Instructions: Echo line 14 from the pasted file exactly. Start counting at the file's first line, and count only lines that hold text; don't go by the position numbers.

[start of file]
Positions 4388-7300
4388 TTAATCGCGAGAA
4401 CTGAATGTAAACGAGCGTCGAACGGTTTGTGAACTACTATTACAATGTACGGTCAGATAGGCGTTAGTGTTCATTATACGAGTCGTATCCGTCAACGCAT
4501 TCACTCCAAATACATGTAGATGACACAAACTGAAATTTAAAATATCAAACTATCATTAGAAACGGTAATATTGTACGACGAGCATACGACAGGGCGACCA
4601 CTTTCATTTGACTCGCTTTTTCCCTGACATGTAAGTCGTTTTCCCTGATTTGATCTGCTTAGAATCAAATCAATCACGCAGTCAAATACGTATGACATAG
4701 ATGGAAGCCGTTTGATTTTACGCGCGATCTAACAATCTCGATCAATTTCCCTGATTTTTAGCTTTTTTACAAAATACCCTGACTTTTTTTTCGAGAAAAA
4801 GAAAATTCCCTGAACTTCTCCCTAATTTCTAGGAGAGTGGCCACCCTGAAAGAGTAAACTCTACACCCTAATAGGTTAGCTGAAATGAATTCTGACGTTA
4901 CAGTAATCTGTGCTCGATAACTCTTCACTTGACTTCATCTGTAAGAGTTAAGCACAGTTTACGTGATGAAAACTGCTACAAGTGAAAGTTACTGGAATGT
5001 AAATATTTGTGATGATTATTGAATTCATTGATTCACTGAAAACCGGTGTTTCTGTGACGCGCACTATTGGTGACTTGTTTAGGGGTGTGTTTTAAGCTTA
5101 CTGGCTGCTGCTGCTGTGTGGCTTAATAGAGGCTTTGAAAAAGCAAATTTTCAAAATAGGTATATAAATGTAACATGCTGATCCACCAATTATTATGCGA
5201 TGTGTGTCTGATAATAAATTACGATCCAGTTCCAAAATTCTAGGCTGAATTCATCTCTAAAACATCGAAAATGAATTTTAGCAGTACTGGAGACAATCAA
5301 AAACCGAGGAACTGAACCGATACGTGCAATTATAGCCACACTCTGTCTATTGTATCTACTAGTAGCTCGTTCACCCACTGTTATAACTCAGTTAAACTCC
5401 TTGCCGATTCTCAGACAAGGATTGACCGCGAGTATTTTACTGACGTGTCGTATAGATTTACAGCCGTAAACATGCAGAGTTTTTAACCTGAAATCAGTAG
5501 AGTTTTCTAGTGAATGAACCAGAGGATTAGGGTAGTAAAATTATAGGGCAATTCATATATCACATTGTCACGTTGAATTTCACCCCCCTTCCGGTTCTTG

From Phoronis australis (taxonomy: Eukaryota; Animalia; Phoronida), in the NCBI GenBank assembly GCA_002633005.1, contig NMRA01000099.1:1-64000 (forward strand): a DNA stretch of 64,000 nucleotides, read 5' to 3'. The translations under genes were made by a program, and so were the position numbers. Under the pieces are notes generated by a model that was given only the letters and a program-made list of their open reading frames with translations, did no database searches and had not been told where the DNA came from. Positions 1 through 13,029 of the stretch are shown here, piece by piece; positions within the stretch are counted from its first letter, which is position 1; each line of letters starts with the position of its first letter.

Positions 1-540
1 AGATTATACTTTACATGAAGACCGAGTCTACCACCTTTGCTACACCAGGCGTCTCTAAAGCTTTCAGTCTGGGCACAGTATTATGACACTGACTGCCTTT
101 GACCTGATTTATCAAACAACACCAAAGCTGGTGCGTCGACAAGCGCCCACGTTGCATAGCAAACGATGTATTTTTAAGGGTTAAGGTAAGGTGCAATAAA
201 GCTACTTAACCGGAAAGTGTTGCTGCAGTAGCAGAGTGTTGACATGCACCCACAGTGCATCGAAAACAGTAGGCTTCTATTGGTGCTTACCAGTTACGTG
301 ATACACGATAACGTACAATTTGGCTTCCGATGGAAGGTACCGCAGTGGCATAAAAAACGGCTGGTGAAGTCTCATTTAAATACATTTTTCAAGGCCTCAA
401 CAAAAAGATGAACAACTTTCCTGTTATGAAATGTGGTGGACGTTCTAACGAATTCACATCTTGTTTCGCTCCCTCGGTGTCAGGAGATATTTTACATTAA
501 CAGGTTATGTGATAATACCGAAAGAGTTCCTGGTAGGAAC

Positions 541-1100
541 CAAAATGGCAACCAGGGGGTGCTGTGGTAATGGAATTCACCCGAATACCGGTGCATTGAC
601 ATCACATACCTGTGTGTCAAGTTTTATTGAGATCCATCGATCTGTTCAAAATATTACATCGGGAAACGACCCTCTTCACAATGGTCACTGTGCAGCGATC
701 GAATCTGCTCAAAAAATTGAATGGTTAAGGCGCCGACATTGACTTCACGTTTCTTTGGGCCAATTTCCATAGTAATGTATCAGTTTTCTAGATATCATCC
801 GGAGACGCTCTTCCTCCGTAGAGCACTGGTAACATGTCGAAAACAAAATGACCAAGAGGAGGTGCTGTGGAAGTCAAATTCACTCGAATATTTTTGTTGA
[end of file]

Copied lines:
5501 AGTTTTCTAGTGAATGAACCAGAGGATTAGGGTAGTAAAATTATAGGGCAATTCATATATCACATTGTCACGTTGAATTTCACCCCCCTTCCGGTTCTTG